Dozens Of Dead Leopard Sharks Found In California Lagoons

Dozens of leopard sharks have washed up on shores near Redwood City, California over the past month, but city officials and one shark expert are at odds over the probable cause.

Not Enough Oxygen?

The Daily Post reports that Sean Van Sommeran, executive director with the Pelagic Shark Research Foundation in Santa Cruz, suspects the deaths in Redwood Shores were caused by low oxygen levels in ponds as a result of closed tidal gates.

But according to the Daily Post, Redwood City Public Works Director Evan Boyd said preliminary tests on oxygen levels showed that wasn’t the case. He also disputed the tidal gates theory, saying the city found dead sharks both on days when the gates were open and closed.

How Did So Many Leopard Sharks Die?

Van Sommeran is convinced that canals that regulate tide flow may be preventing the sharks, which usually grow about five feet long, from escaping some kind of toxic discharge or other manmade pollution source.

From KCBS:

“We’re mapping and photographing and making contact with the management for the nearby facilities that control the flow of water through those manmade canals,” he said.

Leopard sharks are a non-aggressive species that tend to ignore humans and can live up to 40 years. Van Sommeran said they are very common up and down the California coast.

“They’re a very important feature of the Monterey and San Francisco Bay areas, kind of a signature species of California as well,” he said.

Shark die-offs are not unusual, although Van Sommeran said they are becoming more common.

So far, this die-off appears less severe than more widespread incidents in 2006 and 2007, although it is possible that other creatures succumbing to the unidentified toxin or pollutant could be floundering further from land.

Leopard Sharks Acting Oddly In San Francisco Bay

Meanwhile, the Richardson Bay Audubon Center & Sanctuary has noticed a few leopard sharks in the San Francisco Bay, just a few miles from Redwood City, that seem to be either sick or acting oddly lately. Could this be connected to those recent deaths?

You can see a video of these sharks by clicking here.


Photo Credit: bikehikedive via Creative Commons


William C
William C5 months ago

Thanks for caring.

W. C
W. C5 months ago

Terrible, thank you for the information.

Waltraud U.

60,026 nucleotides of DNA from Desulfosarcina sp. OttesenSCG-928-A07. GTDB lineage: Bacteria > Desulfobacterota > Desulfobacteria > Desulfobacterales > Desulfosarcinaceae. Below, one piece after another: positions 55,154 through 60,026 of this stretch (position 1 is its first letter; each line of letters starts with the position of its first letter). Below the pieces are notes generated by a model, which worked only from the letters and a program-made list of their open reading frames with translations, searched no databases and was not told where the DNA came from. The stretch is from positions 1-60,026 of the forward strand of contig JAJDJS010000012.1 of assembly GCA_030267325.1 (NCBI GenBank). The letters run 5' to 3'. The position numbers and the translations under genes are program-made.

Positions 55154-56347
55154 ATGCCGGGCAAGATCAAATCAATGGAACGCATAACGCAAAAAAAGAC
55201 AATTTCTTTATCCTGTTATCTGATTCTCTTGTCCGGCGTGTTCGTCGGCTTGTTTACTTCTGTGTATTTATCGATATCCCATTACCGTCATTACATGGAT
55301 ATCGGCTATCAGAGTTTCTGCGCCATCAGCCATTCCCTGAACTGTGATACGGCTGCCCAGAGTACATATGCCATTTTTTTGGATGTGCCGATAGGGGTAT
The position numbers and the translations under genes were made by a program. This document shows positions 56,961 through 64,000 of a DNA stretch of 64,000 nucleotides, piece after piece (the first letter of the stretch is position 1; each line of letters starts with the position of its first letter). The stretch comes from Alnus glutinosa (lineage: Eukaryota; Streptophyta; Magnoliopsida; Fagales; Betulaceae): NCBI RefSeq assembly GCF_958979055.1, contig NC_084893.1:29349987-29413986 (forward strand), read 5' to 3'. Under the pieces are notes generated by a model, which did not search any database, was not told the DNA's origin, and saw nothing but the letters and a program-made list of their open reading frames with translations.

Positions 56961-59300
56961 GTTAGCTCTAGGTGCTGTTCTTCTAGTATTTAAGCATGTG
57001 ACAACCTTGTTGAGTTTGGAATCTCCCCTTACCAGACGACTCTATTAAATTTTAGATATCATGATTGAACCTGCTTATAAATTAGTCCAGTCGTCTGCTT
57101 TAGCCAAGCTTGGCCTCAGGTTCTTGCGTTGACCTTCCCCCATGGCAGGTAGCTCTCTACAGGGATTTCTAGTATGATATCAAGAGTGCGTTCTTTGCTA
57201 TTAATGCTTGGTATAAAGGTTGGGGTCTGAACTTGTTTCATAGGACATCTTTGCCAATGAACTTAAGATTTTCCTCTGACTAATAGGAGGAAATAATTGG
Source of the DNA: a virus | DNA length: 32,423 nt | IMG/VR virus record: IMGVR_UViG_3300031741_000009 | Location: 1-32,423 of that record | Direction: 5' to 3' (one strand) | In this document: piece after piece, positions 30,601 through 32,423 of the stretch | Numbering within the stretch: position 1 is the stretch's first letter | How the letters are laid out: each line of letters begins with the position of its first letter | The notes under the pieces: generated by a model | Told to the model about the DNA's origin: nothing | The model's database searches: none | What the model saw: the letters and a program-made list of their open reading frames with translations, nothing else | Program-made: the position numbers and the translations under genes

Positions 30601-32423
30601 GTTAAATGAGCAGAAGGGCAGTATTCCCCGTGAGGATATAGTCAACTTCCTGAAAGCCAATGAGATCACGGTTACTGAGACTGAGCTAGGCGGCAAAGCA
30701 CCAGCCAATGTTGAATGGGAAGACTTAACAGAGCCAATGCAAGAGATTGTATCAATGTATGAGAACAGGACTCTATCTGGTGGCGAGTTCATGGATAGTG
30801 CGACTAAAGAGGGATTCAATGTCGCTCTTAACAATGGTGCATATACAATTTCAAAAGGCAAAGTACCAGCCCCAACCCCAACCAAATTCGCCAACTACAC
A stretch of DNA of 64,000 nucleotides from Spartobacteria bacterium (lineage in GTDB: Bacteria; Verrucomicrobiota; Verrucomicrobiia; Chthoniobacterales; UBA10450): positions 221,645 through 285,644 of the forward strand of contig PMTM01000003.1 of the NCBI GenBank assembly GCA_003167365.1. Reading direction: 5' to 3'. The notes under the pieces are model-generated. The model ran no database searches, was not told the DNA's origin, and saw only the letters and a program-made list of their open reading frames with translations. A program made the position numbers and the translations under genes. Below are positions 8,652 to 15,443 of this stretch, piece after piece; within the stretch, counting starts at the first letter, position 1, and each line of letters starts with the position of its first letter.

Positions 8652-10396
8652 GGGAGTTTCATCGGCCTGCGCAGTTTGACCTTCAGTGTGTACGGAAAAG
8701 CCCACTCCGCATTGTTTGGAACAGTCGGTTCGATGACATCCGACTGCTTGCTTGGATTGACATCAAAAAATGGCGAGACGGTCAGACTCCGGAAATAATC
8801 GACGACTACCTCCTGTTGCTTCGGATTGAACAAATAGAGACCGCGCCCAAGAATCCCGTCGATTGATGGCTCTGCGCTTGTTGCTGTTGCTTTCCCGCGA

Waltraud U6 years ago

If the reason is already found - as Sue H. - on another part of the earth start the next disaster.
Our authorities do not make their homeworks.

Chris M.
Chris M6 years ago

Incredibly sad...

Isabel Araujo
Isabel Araujo6 years ago

So sad, indeed.

Judith N.
Judith Night6 years ago

It sounds like nerve damage when an animal acts oddly and that they have been poisoned; their behavior mimics flickers acting oddly due to having ingested pesticides while searching for bugs in trees, direct nerve damage to the animal from human interference with nature. The sharks may have ingested something pollutants causing deadly nerve damage. Has this possibility been explored? What chemical plants are spewing out into the ocean around leopard shark habitat? Is there a leak in a raw sewage dump? This has happened before; there is a pattern here; something is definitely going on.
You would think of course, this was looked for immediately; but then, did anybody think about where the spent rods would go when they cooked up these splendid nuclear power plants? Or how the salmon would spawn when they created all those dams? Or how genetically modified grains would then spread and infect natural grains? No point in continuing here.

Robyn B.
Robyn B6 years ago

Humans are being shown on a daily basis the consequences of our poor water management policies. When will we learn that the solution to pollution is NOT dilution!!!

Kevin Blakely
Kevin B6 years ago

How do you read this and then vote yes the earthquake has something to do with it? Actually, WHY even ask the question. It's clear pollution and poor water management in California is a problem... not earthquakes in Japan. Wow, talk about denial.

Yea, I'm sure there's a shit load of stuff dying in Japanese waters now... but it stupid to attempt to link that to ALL the problems we have created in our oceans.

Typical "pass the buck to the next generation" mentality.

Jonathan Y.
Jonathan Y6 years ago

If you've ever seen the pollution in S.F. Bay or Oakland, you wouldn't be surprised. Amazing anything can live in there. Plus these sharks are scavengers as well as predators and feed along the bottom.

Worrying though, because sharks are pretty tough fish and generally resistant to disease. If something in the water is killing the sharks humans need to find out what it is fast.

Patricia A.
Patricia A6 years ago

I think God can see now that putting humans in charge of this planet was a mistake! Animals can co-habitate with each other. We should be learning from them not destroying them and our planet. I hope they find the cause for their deaths and so many more in our waters all over the world.